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Virgins, Vixens and Viragos
Purcell: The Blessed Virgin's Expostulation
Berlioz: La Mort d'Ophélie
Schubert: "Heissmichnichtreden"
Schumann: "So lass michscheinen"
Liszt: Mignons Lied
Duparc:  Romance de Mignon
Tchaikovsky: "Nyet, tolko tot" ("None but the lonely heart")
Joseph Horovitz: Lady Macbeth (scena)
Poulenc: Fiançailles pour rire; Les chemins de l'amour
Cole Porter: "The Physician"
Vernon Duke: "Ages Ago"
Sondheim/Mary Rodgers: "The Boy from..."
Susan Graham, mezzo-soprano; Malcolm Martineau, piano
Review By Joe Milicia


  Fans of mezzo-soprano Susan Graham will take much pleasure from this recent CD recital derived from a 2012 tour with her accompanist, Malcolm Martineau. Admired especially for heroic roles in French operas by Gluck and Berlioz (e.g., Iphigenie and Didon), Graham offers a nobility, warmth and purity of tone combined with an ability to sustain a long line beautifully, and a range that allows her to succeed in roles taking her well into soprano territory. Here she tackles a remarkable variety of composers from Henry Purcell to Cole Porter in a program that includes German lieder, French chansons, and Broadway showpieces, as well as one familiar Russian song.

I'm not sure how accurately the title of the program applies to the contents: Graham does open with songs sung by or about three famous virgins or virginal women — Mary, Ophelia and Mignon — followed by one virago (literally a manlike woman), Lady Macbeth. But I can't figure out how the term "vixen" connects to any of the French and American songs that follow; the Porter song's narrator is saucy, but that's not the same thing. (The booklet's German and French translations of the title don't apply either: the German offers "Virgins, Vamps and Yet More" [Jungfrauen, Vamps und nochmehr]; the French give us mégère [Vierges, mégèreset viragos], which means shrew, harpy, viper — or either 'vixen' or 'virago' according to Google Translate!).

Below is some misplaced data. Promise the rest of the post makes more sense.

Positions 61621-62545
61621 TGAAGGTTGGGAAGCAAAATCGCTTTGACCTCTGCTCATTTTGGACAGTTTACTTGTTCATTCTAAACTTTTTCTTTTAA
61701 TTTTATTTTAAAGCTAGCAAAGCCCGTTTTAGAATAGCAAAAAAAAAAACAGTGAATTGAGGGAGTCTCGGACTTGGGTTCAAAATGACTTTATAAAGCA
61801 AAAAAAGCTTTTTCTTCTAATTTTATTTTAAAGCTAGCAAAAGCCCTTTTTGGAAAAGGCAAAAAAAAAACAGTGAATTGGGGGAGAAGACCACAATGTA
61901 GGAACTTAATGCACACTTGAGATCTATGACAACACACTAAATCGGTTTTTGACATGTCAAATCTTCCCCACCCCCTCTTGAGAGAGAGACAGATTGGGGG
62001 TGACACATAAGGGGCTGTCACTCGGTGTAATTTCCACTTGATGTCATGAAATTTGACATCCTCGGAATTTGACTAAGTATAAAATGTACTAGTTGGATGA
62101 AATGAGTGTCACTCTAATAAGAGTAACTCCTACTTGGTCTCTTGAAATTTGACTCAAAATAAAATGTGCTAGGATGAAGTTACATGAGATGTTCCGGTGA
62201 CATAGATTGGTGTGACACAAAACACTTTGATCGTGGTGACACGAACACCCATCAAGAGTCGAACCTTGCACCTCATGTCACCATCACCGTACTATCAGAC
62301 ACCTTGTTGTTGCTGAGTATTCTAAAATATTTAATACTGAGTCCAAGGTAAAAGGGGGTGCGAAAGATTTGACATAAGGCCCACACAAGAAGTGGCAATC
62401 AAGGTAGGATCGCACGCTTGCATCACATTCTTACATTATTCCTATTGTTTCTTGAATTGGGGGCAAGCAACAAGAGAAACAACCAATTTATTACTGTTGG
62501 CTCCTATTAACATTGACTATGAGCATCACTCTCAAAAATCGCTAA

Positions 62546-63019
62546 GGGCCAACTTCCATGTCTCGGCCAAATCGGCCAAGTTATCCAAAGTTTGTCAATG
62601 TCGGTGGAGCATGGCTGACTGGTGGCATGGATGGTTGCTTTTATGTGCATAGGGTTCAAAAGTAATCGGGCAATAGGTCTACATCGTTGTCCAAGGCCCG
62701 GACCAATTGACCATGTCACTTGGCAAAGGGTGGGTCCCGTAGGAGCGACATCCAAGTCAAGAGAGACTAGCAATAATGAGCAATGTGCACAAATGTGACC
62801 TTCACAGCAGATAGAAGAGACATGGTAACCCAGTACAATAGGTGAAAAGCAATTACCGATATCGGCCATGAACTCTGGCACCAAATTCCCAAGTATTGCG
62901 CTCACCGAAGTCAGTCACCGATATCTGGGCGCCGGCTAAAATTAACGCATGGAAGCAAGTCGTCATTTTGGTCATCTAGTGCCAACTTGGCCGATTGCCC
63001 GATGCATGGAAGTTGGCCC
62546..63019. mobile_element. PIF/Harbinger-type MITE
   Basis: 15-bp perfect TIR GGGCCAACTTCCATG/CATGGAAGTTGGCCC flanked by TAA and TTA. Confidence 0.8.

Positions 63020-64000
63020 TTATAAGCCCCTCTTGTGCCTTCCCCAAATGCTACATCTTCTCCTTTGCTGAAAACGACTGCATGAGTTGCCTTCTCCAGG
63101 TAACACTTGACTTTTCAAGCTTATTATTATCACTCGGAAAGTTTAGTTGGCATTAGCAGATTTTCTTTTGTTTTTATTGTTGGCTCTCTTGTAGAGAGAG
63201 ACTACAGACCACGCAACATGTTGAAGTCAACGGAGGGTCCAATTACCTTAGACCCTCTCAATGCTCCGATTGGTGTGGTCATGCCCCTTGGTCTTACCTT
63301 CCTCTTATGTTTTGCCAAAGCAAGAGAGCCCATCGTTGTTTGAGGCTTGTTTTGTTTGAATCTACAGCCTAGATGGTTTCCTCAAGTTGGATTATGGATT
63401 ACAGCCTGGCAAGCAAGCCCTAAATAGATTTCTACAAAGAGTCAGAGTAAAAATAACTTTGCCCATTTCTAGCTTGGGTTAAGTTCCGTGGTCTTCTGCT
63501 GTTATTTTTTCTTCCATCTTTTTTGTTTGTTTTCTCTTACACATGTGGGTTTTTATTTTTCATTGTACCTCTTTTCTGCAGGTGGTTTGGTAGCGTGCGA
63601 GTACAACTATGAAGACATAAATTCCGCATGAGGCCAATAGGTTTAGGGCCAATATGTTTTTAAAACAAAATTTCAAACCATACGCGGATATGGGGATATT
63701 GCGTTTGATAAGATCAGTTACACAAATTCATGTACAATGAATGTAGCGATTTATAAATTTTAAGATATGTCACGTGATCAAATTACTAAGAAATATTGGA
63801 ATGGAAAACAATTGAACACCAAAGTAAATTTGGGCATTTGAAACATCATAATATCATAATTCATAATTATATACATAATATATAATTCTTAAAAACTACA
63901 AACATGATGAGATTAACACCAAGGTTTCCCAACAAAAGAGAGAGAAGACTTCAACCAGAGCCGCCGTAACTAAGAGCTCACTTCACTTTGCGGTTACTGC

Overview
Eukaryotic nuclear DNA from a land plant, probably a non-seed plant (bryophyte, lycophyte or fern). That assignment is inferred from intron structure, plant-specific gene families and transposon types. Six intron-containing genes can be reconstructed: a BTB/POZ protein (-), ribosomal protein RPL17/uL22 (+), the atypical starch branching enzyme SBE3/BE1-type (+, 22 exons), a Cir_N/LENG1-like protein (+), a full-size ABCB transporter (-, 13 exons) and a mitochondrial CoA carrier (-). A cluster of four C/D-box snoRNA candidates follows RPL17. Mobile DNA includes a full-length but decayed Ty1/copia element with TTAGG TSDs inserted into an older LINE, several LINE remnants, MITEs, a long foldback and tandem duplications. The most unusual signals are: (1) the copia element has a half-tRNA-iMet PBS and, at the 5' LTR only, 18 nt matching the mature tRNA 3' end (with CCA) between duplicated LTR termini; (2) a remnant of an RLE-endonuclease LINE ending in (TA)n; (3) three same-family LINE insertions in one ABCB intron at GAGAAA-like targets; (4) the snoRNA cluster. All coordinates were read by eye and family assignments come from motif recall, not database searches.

A less trivial complaint is that the booklet commentary, while providing some valuable information, does leave out certain important details, and doesn't always follow the order of the program. Also, Stephen Sondheim is given sole credit for the song "The Boy from…" everywhere in the booklet, including the cover, except for one quick mention in the commentary of the composer: Mary Rodgers (daughter of Richard and composer of several Broadway shows), though to be sure the music is little more than a take-off from "The Girl from Ipanema.”" Sondheim wrote "only" the lyrics, even if the song is nothing without them.

Far more important, as attractive as I found Graham's singing throughout the recital, I did sense — at least in some songs — less emotional engagement with both the overall dramatic situations and the word-by-word declamation than I would have liked.

Graham opens with Purcell's remarkably intensescena The Blessed Virgin's Expostulation, based ON menu header a poem by Nahum Tate (librettist for Dido and Aeneas), in which Mary has — to use a crudely modern and overly simplistic term — an anxiety attack when her 12-year-old son Jesus wanders out of her sight in the marketplace. Graham handles the elaborate melisma of this 1693 work very well indeed, and if she does not convey Mary's panic as harrowingly as other sopranos might, she does project the grief powerfully enough. Martineau's accompaniment on piano (subbing for whatever keyboard instrument Purcell designated — the notes don't tell us) is discreet.